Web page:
By Evans Ogada
The 6th C.B. Madan Prize awards ceremony was held at Strathmore Law School on the 7th December 2018. The award ceremony recognizes recipients who exemplify the characteristics of Chunilal Bhagwandas Madan Q.C. Justice Madan has been described as the best judge to have served in the Kenyan bench and equally, the best chief justice the country has ever had.
Justice Madan was called to the Bar in London at Middle Temple Inn at the young age of 21 years. He was later to be conferred with the prestigious title of Queen’s Counsel in recognition of his impeccable work as a legal mind. As a judge, justice Madan is remembered for his brilliance, consummate understanding of the law and as a thoroughly independent judicial office who fended off any interference by the Executive. Justice Madan is that rare pedigree of judge that believes in principle and sees to it that the principle is put into effect.
The C.B. Madan Prize seeks to award courage, principle and unshaken belief in human rights and the Rule of Law.
Notable attendees for this year’s event included His Lordship the Chief Justice of Kenya Justice David Maraga, the winner of the 5th C.B. Madan Prize award, who despite having only jetted back in the country after official duties overseas found it fit to grace the occasion, the former Chief Justice Willy Mutunga, Hon Lady Justice Mumbi Ngugi, 6th recipient of the C.B. Madan Prize, Prof Sylvia Wairimu Kanga’ra, Dr. Luis Franceschi, Dean Strathmore Law School and Hon Gitobu Imanyara Editor and Publisher The Platform.
This year’s recipient of the C.B. Madan prize Lady Justice Mumbi Ngugi was recognized for her consistency in defending the Rule of Law and upholding Constitutionalism. In her citation, Justice Mumbi is recognized as one of Kenya’s finest judges in her work and consistency in defending human rights and constitutionalism. Justice Ngugi in her acceptance speech was gracious enough to recognize the contributions of colleague judges with whom she worked with at the Constitutional and Human Rights Division, Justices Lenaola and Odunga, in the protection of constitutionalism and the Rule of Law. She reminded all of us to remain vigilant in the course of human rights protection especially in light of the re-emergence of extreme right nationalist politics in the West that spells a threat to the protection of human right norms.
The 2018 C.B. Madan lecture was given by Professor Ambreena Manji from the University of Cardiff, who gave the invited guests a panoramic view of the land question in Kenya, starting with the historical analysis of land ownership in pre-colonial Kenya, the legal regime that was set in place at independence, the reforms that were intended by the provisions of the Constitution and the failings of the legal regime enacted to give meaning to the provisions of the constitution 2010. Her lecture was titled, ‘Land and reform in Kenya; the history of an idea.’ It was an intellectually portent lecture, candid as well as refreshingly analytical and it asked pertinent questions of us with regards to the stalled land reforms. Professor Manji, like the great teacher that she is, intended to stir up a conversation with regards to the land question and going by the nodding of heads in the room, she did a sterling job at that.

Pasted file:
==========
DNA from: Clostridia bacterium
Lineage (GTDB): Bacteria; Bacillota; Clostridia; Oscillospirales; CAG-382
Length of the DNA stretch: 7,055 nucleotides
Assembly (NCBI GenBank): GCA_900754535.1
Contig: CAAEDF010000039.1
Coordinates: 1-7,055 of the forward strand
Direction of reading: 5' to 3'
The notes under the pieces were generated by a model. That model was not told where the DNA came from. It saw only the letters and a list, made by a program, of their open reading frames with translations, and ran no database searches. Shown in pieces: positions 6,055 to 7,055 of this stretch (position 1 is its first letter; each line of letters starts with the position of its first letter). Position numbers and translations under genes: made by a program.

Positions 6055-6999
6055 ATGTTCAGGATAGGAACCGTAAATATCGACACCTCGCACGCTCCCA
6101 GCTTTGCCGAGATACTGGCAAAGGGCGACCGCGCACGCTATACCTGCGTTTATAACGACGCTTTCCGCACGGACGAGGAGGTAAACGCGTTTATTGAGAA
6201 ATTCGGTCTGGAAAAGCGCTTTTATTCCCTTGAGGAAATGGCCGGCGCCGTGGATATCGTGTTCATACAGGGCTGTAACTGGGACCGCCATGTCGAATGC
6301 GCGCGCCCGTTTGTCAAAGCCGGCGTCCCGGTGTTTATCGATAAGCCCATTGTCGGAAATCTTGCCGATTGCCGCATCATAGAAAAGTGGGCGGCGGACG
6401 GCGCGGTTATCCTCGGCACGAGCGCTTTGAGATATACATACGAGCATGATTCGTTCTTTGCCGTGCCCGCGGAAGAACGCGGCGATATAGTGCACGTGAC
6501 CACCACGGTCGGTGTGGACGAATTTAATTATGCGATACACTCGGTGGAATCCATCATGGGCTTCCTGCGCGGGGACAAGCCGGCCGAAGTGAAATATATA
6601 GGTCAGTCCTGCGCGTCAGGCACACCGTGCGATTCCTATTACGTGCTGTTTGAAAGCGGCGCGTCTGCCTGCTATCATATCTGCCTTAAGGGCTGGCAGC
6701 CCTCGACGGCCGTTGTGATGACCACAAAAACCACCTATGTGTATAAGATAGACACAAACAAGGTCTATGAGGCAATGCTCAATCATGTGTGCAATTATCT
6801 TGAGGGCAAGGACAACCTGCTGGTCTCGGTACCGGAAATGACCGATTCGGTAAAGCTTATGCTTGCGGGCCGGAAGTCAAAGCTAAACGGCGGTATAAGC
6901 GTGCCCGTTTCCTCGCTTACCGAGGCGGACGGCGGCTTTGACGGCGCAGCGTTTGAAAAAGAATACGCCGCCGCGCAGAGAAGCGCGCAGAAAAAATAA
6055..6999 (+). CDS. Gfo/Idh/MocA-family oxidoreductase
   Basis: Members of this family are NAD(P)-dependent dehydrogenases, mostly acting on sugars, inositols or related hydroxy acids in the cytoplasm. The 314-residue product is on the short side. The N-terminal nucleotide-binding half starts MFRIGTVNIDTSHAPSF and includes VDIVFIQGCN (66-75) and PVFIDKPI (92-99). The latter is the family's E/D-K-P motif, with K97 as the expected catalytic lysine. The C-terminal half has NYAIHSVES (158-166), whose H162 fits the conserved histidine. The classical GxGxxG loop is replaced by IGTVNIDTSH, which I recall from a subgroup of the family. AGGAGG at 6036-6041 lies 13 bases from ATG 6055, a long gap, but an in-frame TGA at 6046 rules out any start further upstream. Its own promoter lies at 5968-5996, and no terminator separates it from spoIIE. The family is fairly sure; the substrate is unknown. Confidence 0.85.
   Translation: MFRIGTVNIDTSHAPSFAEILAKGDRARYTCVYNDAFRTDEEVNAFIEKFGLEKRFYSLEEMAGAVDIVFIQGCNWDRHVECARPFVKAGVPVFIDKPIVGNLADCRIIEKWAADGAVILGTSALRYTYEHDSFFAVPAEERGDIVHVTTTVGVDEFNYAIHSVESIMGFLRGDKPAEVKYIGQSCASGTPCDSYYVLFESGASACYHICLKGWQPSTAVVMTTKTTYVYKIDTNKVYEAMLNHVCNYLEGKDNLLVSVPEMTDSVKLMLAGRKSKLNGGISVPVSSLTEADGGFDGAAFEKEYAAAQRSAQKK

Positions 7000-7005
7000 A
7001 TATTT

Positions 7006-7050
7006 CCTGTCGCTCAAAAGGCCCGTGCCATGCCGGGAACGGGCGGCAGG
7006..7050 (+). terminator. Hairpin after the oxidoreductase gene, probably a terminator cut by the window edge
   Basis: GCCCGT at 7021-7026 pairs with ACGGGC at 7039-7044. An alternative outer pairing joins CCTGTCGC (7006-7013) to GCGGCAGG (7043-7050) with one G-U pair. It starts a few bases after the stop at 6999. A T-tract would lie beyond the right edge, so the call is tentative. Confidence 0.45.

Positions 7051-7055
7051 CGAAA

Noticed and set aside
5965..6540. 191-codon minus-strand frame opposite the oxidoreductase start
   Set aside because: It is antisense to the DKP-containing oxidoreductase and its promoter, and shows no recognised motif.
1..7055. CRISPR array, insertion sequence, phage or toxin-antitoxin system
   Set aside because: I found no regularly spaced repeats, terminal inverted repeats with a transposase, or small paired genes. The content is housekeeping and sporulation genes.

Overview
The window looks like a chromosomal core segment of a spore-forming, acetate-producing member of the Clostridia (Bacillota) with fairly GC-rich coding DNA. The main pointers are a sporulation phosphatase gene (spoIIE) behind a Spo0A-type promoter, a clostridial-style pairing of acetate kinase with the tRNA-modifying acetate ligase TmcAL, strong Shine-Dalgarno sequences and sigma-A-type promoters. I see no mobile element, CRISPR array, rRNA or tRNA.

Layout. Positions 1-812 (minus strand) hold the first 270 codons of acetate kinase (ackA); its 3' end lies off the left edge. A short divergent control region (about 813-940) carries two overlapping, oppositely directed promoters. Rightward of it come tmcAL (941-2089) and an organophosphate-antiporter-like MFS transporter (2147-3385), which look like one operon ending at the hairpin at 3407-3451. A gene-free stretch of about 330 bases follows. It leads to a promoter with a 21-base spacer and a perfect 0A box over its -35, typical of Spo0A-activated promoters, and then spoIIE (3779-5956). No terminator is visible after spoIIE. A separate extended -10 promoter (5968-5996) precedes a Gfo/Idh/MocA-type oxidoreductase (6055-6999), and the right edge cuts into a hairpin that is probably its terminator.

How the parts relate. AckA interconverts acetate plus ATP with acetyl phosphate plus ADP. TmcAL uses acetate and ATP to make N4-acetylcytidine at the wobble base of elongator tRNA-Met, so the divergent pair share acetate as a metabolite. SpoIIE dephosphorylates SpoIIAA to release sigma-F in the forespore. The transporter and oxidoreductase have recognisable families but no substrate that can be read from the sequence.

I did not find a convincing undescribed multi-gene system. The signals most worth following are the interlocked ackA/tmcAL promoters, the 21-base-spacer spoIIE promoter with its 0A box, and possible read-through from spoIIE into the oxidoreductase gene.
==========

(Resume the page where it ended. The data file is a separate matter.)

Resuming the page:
Other winners on the day included students who were recognized in the C.B. Madan Student Awards category. These were Benta Moige Morang’a, Joshua Malidzo Nyawa and Tioko Ekiru Emmanuel.
Emmanuel was feted for his article in the 35th Edition of the Platform titled ‘Reclaiming Courts’ Integrity through Adequate Funding: A Reflection from Kenya’. The article assesses the implication for underfunding of the judiciary for the attainment of the democratic aspiration of the 2010 Constitution. He points out that it is through allocation of adequate funds that the judiciary can discharge its functions efficiently. Benta Moige published an article titled ‘Interrogating Emerging Jurisprudence on the Right to Housing in Kenya’s Courts’ in the 33rd Edition of the Platform. Moige makes the point that the High Court lived up to the aspiration of social transformation embodied in the Bill of Rights. In contrast, the Court of Appeal has used classical liberal arguments, ill-suited to the Kenyan context and incompatible with the egalitarian tenets of the 2010 Constitution, to impose doctrinal barriers to enforcement of the right to housing. In the 36th edition of the Platform, Nyawa published an article titled ‘Is the Right to Strike under a Threat? The Ploy of Injunctions to Pulverize Teacher Strikes in Kenya’. He interrogates the emerging practice of deployment of court injunctions to preempt teachers’ strikes. He notes that the right to strike is a constitutional weapon granted to workers and trade unions to champion for workers’ rights. Thus for courts to take away this arsenal from workers, they tilt the balance of power in the labour environment and collective bargaining processes in favour of employers against the dictates of the Constitution.
The event also doubled up as the Strathmore Law school award ceremony in recognition of its best performing students. The award ceremony was jointly organized by the Strathmore School of Law and the Platform Magazine.
It must be commended that the organizers did a marvelous job in hosting the event. The Editor and Publisher of the Platform, Hon Gitobu Imanyara and the Strathmore Law School fraternity led by their dean Dr. Luis Franceschi deserve special mention for spearheading the organization of such a well-organized and successful event.
The 6th C.B. Madan award ceremony will go down in history not only for the awards conferred but also for the regeneration of the pertinent question on land and land reform.